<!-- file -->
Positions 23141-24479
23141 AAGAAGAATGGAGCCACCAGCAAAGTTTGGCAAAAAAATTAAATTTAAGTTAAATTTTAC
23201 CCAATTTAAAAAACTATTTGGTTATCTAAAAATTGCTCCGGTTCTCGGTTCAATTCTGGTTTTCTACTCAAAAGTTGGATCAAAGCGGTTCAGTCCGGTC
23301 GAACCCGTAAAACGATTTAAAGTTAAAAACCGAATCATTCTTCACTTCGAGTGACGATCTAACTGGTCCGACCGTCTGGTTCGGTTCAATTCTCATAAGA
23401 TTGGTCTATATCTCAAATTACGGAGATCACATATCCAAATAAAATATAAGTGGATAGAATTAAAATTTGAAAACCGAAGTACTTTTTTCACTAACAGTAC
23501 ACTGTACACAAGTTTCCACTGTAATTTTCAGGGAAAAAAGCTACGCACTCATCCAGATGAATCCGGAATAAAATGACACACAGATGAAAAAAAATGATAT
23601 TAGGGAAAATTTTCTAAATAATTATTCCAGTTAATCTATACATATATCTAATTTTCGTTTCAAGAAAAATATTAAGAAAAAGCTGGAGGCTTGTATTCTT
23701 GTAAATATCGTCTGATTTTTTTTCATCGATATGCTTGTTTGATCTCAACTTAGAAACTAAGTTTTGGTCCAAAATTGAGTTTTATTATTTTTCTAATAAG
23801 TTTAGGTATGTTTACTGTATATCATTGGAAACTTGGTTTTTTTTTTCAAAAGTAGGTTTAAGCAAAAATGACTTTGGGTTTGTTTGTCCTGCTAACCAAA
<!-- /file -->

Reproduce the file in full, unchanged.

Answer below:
Positions 23141-24479
23141 AAGAAGAATGGAGCCACCAGCAAAGTTTGGCAAAAAAATTAAATTTAAGTTAAATTTTAC
23201 CCAATTTAAAAAACTATTTGGTTATCTAAAAATTGCTCCGGTTCTCGGTTCAATTCTGGTTTTCTACTCAAAAGTTGGATCAAAGCGGTTCAGTCCGGTC
23301 GAACCCGTAAAACGATTTAAAGTTAAAAACCGAATCATTCTTCACTTCGAGTGACGATCTAACTGGTCCGACCGTCTGGTTCGGTTCAATTCTCATAAGA
23401 TTGGTCTATATCTCAAATTACGGAGATCACATATCCAAATAAAATATAAGTGGATAGAATTAAAATTTGAAAACCGAAGTACTTTTTTCACTAACAGTAC
23501 ACTGTACACAAGTTTCCACTGTAATTTTCAGGGAAAAAAGCTACGCACTCATCCAGATGAATCCGGAATAAAATGACACACAGATGAAAAAAAATGATAT
23601 TAGGGAAAATTTTCTAAATAATTATTCCAGTTAATCTATACATATATCTAATTTTCGTTTCAAGAAAAATATTAAGAAAAAGCTGGAGGCTTGTATTCTT
23701 GTAAATATCGTCTGATTTTTTTTCATCGATATGCTTGTTTGATCTCAACTTAGAAACTAAGTTTTGGTCCAAAATTGAGTTTTATTATTTTTCTAATAAG
23801 TTTAGGTATGTTTACTGTATATCATTGGAAACTTGGTTTTTTTTTTCAAAAGTAGGTTTAAGCAAAAATGACTTTGGGTTTGTTTGTCCTGCTAACCAAA